It looks great. It runs buttery smooth. The TANK controls have changed to an analog stick to move. That’s great — it is how the game should have been played. It’s like Dark Souls now — timing is king. Button-bashing is a game-over certainty. You need to study enemies and time your attacks. You need to juggle when it’s safe to collect souls between fights. But no new content. No new thrills. The backgrounds are pre-rendered so some look a bit ropey and muddy and the game is not the longest — a situation made worse by the time wasted waiting for the cut scenes to play out.
Onimusha’s biggest problem is that it launches a few weeks apart from Resident Evil 2 and that highlights the differences between them. It might be that Capcom is testing the water to see if fans and newcomers are interested in an Onimusha return. If that’s the case, why not do an HD trilogy release of the series in the same way as Devil May Cry? Look, it is fun, if short. Fans will enjoy a revisit, but that’s about it.
Resident Evil 2: Remastered (Xbox One, PS4 and PC, £44.99)
STAND by for a remastering master-class from Capcom. There is the Onimusha: Warlords way — tinkers and tweaks. Then there is the Resident Evil 2 way — a sumptuous delight of gaming excitement for a title that will feature on most people’s all-time favourites list.
That’s it in a sentence: One of your all-time favourite games has had the high-definition treatment. Rejoice. Throw yourself in. Enjoy the extra yards that Capcom have travelled to make this new version a shiny new game. Other than the core story everything else in the 1998 classic has been ripped out and replaced — from the engine to the way the game controls to even throwing in a cheeky few curve balls that even the most diehard fans won’t see coming.
You may think you remember a scene, but the Capcom team has re-scripted some key moments. When enemies attacked in 1998 they could come through a window on the right, for instance. Now, they burst through a door on the left. It may not seem much, but it throws the whole game up in the air. There are also a few new areas but we won’t spoil it by saying where they are. And again, that’s not a huge change in theory but, in practice, it adds to the fresh feeling. The story follows the same beat so you play as Leon or Claire. You have two campaigns plus a few bonuses. Clear them and it opens up another challenge. But, for the most part, you move around three beefy areas of Racoon City as you find clues to help open up the right path, all while fending off the zombie hordes and other big beasties.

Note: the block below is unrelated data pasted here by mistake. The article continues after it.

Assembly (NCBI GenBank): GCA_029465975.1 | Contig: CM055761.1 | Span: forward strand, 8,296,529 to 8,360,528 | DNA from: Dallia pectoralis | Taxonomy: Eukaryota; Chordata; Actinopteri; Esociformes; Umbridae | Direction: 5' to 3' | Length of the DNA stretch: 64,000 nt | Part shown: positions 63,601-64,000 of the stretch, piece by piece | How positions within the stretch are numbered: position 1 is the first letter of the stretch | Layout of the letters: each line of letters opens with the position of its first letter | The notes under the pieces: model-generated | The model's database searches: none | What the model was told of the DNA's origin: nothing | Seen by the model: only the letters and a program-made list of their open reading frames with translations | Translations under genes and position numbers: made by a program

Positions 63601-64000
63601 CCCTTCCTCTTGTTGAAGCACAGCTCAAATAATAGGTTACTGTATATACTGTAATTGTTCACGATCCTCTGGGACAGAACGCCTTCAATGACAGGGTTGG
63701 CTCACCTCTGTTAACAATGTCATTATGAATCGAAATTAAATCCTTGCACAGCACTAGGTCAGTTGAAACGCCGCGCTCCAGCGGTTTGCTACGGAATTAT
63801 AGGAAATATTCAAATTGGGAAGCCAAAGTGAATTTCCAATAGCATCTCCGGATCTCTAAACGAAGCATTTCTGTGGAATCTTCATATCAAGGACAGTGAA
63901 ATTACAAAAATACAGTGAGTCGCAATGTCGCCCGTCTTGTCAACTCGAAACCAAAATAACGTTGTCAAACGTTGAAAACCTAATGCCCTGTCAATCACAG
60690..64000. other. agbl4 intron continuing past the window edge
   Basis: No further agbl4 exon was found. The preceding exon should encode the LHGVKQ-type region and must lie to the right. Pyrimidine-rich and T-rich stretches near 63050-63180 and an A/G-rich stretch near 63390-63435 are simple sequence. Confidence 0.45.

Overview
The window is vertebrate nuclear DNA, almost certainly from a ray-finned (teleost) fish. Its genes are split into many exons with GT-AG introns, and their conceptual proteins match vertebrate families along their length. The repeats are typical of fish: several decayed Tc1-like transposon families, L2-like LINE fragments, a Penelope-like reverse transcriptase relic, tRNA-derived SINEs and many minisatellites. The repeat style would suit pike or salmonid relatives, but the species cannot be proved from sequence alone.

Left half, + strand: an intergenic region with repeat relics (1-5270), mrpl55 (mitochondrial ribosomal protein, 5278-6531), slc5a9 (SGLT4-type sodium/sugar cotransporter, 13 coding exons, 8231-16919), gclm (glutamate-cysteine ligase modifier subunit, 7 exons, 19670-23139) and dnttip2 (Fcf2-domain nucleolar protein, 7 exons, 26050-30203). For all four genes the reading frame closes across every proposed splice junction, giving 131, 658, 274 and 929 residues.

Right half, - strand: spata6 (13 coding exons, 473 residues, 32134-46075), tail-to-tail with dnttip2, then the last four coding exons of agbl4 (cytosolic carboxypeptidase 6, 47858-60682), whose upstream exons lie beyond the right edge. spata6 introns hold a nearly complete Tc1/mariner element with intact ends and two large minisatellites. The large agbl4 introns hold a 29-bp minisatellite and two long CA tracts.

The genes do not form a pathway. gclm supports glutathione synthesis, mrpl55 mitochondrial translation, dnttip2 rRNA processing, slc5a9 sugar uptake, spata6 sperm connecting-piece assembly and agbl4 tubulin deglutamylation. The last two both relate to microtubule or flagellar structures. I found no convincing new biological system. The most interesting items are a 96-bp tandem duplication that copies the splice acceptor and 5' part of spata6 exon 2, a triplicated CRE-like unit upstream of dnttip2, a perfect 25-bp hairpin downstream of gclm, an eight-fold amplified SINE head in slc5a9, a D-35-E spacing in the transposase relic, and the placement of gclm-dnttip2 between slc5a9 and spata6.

You need to have a good grip on item management. That is key to success because you have limited space, so you face a choice of taking extra ammo or healing items. It becomes a mini-game within the main event. The gameplay has a very strong Resident Evil 4 vibe — so you have the over-the-shoulder view where you walk around often with your flashlight as the only thing to guide you. It adds to the horror feel and, we are willing to admit, there are plenty of full-on jump moments . . . especially if you play in the dark with a headset on. The new look is mind-blowing. Capcom have put so much work into the game — from fire effects to a lighting system that is one of the best we have seen in gaming. The facial animations are outstanding and backed up by solid voice action across the board, even if Leon and Claire are a bit wooden at times.
If you are a fan of the Resident Evil series this is a must. Capcom have flexed their muscles and shown what the studio can do with a remastering. This is the benchmark all others will be judged by. Fans will love it. Newcomers will have a blast. Now, when will Resident Evil 3: Nemesis get the treatment?
Smoke and Sacrifice (Xbox One, PS4, Switch and PC, £15.99)
YOU only get one chance to make a first impression — and new indie studio Solar Sail Games made sure it was the right one with Smoke And Sacrifice. It’s punchy from the off, you play as Sachi — a young mum who has to sacrifice her son to please the magic sun tree that gives light to the people. Jump forward seven years and the sun tree has been attacked and has fallen. Sachi stands on the spot where her son was sacrificed and is transported to another land.
You must try to survive and find answers to what’s happened… and whether your son is still alive. But you also come across smoke — deadly smoke that hides a horde of nasties that want to kill or eat you. There are quests and side missions as well as collecting items and finding recipes to help you craft stuff to ease your journey. It’s dark, moody and full of tension. A good first outing.
I’ll be back next week with more from North of the Border. Catch ye’s…